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How do I not screw up my children?

Ah, the age old dilemma..how to not screw up your child like your parents did. Our advice columnist shares her take.

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Dear Is This Normal ,

Let me start by saying that I love my parents, and I have a great relationship with them. They weren’t perfect, but I wasn’t either, and we’ve gotten much closer now that I’m an adult. But I’ve started to confront some uncomfortable truths about my parents and my childhood now that I’m a parent, and I don’t know how to deal with them. I’m realizing that the parent I want and hope to be is the complete opposite of the kind of parents I was raised by, and I don’t know what to do with that realization! Basically, my whole goal as a mom is to not f*ck up my own kids the same ways my parents f*cked me up. I turned out ok, and again, they are absolutely not bad people! But looking back at my childhood and adolescence, they made choices and mistakes that I’d like to avoid now that it’s my turn. Is that possible? And is it normal to feel this way?

Signed,

Raising the Bar

Dear Bar,

Oh hi, are you in my brain? Because you just described my exact thought process when I became a parent—and I’m going to go out on a limb and say that lots and lots (and lots and lots and lots) of other parents reading this are either nodding along or coming to that same realization themselves in real-time. This is so totally normal, in my experience. And it doesn’t make you or your parents bad people. It just means that when we know better, we do better. And a lot of us are actively working hard every single day to do better.

Now obviously, the vast majority of us do at least *some* things differently than our parents, because we’re raising our kids in the naughts and not the 70s, 80s, or 90s. I’m going to age myself here, but I have very distinct memories of my parents/friends of my parents smoking in the car we were all riding in, for instance. Or being sent outside to play in the morning and told not to come home until sundown. Or getting home from school and being solo until at least 6pm, at the ripe ol’ age of 7! We don’t do those things anymore, obviously, because standards of acceptance and safety change. Technology changes. We’ve evolved and got smarter. We gained some awareness and we changed the way we live, and especially the way we parent.

But I’m guessing that’s not what you’re referring to, and that wasn’t what came to mind when I first read your question. It’s not so much the actions of our parents that we’re moving away from, or what used to be deemed acceptable by societal and legal standards. It’s much deeper than that. For me (and perhaps for you?) it’s less about not letting my kids roam our neighborhood like ferals for 12 hours a day during the summer, and more about working everyday to be the kind of parent that allows them to be the people they are and not trying to make square pegs fit into round holes, so to speak. It’s about giving our kids the space and grace to find their own voices instead of just parroting ours. It’s about parenting with respect, rather than just demanding it in return. It’s about letting them screw up and helping them learn from it, instead of punishing them for their errors in action or judgement. Really, it’s about understanding that our “job” as their parents isn’t to make them into who we want them to be; it’s about supporting them from day one as they go through life and discover that for themselves.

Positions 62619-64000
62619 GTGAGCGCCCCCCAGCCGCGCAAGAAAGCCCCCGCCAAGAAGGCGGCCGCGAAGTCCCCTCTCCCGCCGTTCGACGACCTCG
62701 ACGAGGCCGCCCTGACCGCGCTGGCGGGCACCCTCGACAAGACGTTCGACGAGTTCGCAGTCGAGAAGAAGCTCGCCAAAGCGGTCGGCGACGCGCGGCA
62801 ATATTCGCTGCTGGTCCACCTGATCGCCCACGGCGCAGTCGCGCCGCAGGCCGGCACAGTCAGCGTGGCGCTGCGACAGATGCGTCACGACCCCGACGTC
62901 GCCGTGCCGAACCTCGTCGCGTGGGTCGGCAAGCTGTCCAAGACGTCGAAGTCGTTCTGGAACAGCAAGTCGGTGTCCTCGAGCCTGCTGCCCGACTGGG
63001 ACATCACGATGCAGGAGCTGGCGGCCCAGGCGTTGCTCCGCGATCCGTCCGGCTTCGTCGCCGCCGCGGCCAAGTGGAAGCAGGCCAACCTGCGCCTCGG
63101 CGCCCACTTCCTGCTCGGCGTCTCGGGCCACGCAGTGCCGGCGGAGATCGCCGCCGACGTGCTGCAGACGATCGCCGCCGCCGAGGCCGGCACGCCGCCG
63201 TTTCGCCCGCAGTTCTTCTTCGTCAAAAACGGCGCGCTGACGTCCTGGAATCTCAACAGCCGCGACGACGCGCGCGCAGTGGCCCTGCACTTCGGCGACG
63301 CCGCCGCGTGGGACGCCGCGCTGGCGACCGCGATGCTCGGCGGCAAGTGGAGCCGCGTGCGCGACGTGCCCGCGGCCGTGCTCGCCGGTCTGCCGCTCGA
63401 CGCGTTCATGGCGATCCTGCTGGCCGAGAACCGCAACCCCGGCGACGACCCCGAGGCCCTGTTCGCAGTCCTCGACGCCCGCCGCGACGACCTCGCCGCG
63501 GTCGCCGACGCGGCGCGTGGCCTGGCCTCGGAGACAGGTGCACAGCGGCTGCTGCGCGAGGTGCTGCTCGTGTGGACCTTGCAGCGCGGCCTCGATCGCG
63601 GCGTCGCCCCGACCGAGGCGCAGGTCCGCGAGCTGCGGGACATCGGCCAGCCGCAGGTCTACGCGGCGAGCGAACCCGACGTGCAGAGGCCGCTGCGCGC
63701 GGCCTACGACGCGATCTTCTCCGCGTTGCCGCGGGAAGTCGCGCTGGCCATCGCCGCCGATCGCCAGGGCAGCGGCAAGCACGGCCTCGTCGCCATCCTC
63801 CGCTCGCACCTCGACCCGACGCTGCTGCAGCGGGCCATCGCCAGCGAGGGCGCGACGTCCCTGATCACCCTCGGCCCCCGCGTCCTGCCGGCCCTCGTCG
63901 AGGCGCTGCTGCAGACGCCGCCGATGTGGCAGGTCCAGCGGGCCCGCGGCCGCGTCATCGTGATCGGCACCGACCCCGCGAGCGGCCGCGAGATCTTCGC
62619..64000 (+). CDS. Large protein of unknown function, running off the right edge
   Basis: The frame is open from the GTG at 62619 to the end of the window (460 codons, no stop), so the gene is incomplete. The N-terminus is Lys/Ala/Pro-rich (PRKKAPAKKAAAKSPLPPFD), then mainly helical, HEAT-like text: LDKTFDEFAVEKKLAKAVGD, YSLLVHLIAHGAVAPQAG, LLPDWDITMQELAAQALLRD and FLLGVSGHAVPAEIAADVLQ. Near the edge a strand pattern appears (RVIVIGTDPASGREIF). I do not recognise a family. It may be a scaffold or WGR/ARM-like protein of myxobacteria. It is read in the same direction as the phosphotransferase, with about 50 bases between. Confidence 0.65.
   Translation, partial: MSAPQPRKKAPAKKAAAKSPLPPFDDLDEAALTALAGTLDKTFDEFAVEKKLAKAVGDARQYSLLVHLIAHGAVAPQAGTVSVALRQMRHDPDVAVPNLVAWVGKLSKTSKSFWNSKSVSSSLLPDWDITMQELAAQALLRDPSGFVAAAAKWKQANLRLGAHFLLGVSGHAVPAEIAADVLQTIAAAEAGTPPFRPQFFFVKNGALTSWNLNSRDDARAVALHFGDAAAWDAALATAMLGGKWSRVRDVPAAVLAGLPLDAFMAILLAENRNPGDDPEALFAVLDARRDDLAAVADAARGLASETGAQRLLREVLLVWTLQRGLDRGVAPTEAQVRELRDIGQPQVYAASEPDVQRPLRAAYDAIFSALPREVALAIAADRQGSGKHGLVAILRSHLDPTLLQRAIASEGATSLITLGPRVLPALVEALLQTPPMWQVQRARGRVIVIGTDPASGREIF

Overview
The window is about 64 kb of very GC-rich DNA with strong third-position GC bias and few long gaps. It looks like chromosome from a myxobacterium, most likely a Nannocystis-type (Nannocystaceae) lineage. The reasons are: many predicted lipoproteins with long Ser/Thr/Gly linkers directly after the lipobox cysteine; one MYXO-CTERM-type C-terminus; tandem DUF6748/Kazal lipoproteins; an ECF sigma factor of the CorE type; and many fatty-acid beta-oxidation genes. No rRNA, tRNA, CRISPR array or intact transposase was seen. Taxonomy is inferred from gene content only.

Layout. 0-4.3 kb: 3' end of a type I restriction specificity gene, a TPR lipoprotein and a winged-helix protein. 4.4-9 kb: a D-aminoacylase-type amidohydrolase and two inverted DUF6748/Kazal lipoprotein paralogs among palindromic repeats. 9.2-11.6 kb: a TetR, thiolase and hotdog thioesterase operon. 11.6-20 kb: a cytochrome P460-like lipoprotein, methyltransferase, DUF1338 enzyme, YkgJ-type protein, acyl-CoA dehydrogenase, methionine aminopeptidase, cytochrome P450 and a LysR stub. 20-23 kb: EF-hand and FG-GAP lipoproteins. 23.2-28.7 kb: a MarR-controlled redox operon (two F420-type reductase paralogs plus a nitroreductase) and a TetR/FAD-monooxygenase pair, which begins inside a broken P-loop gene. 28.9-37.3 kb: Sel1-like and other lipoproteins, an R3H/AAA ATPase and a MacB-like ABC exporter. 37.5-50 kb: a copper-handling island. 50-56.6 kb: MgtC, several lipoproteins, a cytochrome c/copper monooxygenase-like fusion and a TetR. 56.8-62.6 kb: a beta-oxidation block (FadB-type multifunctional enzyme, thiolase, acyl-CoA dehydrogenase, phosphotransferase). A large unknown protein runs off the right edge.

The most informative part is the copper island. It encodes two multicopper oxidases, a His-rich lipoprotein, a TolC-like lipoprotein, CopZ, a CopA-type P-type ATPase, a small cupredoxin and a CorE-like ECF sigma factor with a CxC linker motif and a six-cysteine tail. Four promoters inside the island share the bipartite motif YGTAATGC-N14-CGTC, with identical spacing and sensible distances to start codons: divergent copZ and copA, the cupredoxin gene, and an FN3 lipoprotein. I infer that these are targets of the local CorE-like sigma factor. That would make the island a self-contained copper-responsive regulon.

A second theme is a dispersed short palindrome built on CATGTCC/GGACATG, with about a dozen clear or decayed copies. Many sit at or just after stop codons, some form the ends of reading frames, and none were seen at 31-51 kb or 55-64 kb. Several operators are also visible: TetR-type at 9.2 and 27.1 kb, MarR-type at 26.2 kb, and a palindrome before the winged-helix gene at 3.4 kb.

You asked if it was possible to be a different kind of parent than the ones who raised you. And the answer is YES, a resounding yes, 100% yes. I would even go a step further—it’s not just possible, it should be encouraged. We SHOULD want to avoid the same mistakes our parents made. We SHOULD work hard to discover who we are as parents, which in turn will help our kids discover who they are as humans. We should want better for our kids than we had, always, across the board. That, Raising the Bar, makes you a good parent! And I’ll tell you what: your parents probably wanted more for you too, and maybe even did things differently than their own parents to that effect. It’s a constant cycle of learning, then growing. 

Just a heads up though: while you may not f*ck up your kids in the same ways your parents f*cked you up, chances are you’re going to f*ck them up in new and exciting ways. Because we’re human, and parenting is hard. And that’s ok! Hopefully, in 20-30 years when your own kids are figuring all this ish out, there’ll be someone like me around to tell them it’s all completely normal. 

Keep raising that bar,

Is This Normal

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